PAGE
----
If the original poster knew this, then they are dumb for including it.  If they expected differently, they are playing the wrong game.  MtG: Online is over here.  And for clarity's sake, there is minor customization as additional cards can be unlocked for each deck and added or removed before each game.

5. Music / Sound. its horrible and very annoying.

It can be disabled.  Plus, its a fucking card game, what was expected for sound?  Turn the damn radio on.

6. the game auto taps your land cards for you.

Finally, a second point I can agree on.  This is annoying and borderline game-breaking for multi-color decks.

7. You cant mute the other player online. <-- which sucks because some times you just dont want to know what they are doing with their other hand.

OK, I'll give in on this one as well, but I maintain there is still the ability to turn off the sound on your PC.


Buy the game, but don't expect a hardcore experience.  It's fun, casual MtG. 

Tuesday, June 15, 2010

Magic: The Gathering, Planeswalkers,Tactics

Magic: The Gathering (MtG) Duels of the Planeswalkers has launched today on the PC via Steam.  Duels of the Planeswalkers is a simplified version of MtG where players play with set preconstructed decks and modified rules.  It is meant as an introduction to MtG as there is already a true MtG Online that is faithful to the hard copy CCG.

I've downloaded my copy (plus expansion pack 1) and will have some comments up later this week.

Secondly, we have new information out of E3 about SOE's MtG: Tactics,  a 3D strategy game based on the MtG world and lore.  Watch the video below:

It's an interesting take on MtG, but I'm not sure I'm sold on it after watching the video. Also, we know little to nothing about how it plays. It does fit into SOE's current stable of games, as they continue the move away from traditional MMOGs (such as Everquest) and focus on niche strategy games (Pox Nora) and casual social games (Free Realms).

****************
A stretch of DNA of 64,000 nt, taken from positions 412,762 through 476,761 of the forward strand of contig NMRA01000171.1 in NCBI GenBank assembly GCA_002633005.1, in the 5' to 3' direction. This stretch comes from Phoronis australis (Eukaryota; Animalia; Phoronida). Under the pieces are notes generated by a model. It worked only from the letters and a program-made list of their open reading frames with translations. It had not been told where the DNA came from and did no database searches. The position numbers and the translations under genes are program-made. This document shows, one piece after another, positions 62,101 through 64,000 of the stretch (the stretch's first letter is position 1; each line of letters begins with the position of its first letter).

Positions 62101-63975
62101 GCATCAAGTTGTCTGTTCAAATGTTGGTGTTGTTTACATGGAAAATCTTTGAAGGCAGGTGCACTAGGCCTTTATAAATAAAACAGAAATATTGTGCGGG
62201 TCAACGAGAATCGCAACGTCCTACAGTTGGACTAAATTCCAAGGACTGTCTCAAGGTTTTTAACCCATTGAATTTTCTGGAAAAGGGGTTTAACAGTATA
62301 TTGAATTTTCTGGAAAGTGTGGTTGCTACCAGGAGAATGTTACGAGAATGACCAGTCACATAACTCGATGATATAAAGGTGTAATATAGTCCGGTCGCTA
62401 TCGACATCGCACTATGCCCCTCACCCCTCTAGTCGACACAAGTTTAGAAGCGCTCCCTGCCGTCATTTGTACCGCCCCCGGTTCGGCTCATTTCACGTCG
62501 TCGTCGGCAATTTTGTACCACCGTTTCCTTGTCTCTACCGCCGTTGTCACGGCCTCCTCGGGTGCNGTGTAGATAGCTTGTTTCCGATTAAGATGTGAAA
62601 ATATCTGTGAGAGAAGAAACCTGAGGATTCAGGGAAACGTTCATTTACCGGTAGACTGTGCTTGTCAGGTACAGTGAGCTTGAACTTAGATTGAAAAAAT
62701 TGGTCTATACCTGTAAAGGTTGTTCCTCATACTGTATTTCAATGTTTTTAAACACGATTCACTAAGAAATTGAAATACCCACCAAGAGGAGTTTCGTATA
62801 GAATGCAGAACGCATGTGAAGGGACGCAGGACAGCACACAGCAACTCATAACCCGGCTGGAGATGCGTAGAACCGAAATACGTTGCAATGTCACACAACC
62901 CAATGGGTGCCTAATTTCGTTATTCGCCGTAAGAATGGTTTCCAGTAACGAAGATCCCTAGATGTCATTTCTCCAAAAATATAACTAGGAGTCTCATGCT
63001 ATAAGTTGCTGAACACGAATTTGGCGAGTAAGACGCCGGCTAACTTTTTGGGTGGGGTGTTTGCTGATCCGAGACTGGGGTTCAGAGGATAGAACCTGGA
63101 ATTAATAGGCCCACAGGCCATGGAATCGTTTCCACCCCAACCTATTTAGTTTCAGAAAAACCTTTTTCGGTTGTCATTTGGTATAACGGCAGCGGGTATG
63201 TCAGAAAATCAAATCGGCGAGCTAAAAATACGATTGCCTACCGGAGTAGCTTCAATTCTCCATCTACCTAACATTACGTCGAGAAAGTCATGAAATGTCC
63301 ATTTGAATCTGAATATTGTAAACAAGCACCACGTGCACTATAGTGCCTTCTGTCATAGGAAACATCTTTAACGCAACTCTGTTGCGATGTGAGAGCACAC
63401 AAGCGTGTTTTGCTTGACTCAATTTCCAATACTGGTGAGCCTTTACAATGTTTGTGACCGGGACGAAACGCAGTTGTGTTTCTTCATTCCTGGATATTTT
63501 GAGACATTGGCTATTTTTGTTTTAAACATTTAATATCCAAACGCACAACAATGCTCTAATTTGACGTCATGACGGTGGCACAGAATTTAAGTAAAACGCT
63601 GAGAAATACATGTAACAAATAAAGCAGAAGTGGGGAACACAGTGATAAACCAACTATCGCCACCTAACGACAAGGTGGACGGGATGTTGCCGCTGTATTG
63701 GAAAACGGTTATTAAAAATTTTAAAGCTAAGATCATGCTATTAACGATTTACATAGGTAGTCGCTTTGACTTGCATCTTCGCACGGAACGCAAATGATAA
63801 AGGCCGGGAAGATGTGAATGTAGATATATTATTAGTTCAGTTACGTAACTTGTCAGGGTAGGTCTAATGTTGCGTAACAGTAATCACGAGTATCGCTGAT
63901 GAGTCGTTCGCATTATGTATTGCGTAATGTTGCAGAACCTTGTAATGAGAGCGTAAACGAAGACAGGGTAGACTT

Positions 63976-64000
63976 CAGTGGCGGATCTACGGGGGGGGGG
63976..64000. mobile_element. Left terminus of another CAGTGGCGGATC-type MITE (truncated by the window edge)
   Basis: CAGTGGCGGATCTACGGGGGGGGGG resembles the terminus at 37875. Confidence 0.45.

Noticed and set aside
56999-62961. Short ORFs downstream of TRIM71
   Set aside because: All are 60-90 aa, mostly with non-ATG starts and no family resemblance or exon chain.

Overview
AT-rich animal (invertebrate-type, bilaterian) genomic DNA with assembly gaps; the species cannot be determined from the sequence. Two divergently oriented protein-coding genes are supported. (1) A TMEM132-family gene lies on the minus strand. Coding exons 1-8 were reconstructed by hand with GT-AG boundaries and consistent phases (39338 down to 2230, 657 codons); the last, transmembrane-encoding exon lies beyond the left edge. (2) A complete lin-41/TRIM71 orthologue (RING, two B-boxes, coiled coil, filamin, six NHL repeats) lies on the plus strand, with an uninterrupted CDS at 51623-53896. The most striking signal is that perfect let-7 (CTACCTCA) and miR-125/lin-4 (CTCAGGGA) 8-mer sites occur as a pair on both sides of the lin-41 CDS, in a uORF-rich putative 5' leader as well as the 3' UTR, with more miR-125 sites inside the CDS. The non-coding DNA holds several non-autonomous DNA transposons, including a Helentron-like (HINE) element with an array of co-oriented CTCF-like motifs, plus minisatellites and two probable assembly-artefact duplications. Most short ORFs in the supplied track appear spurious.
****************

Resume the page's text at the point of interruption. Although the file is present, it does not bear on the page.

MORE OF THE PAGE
Here's another pic of Tactics:

Tuesday, June 08, 2010

Duels of the Planeswalkers to release on PC via Steam June 15th

Just a quick note.  Magic the Gathering: Duels of the Planeswalkers appears to be hitting Steam on June 15th according to this tweet from Elaine Chase

It can be pre-ordered here.

Sunday, May 30, 2010

Thank You Posts On Developer Boards Are Rare and to be Commended

While sifting through dozens of complaints and suggestion threads at the official forums for Magic the Gathering: Duels of the Planeswalkers I came across a rare find on any game developers forums: a thank you post. Not only was the poster saying thanks, but also providing valuable feedback. For this, I commend the poster. Below is a sample of what was posted:
First of all, thank you for making M:TG Duels of the Planeswalkers. This game really brought back the joy of M:TG for me and my friends.

What we love about it:
  • (Xbox specific) The friend chatter while playing the game (even being 1800 miles apart)
  • Being able to play again, without investing a lot of money and time rebuilding digital collections
  • Ease of logging in, picking a deck and getting playing
  • The smoothness of the game; in my opinion overall it runs very well
  • The decks being relatively balanced against each other
  • Every player, for the most part, has access to the exact same pool of cards

Wednesday, May 26, 2010

Magic the Gathering: Duels of the Planeswalkers coming to PC via Steam

From Tobold's blog:
... Magic the Gathering: Duels of the Planeswalkers will be released via Steam to the PC. While DOTP is in a way a "Magic light" game, I am nevertheless highly interested in this.
Like Tobold, I am a long time MtG fan and former hardcore player. However, the days where I have the time to build and maintain competitive decks are gone. What I've needed to spark my interest in MtG again is a more casual approach that is PC based.  That is exactly what DotP delivers. I plan on giving it a try in June.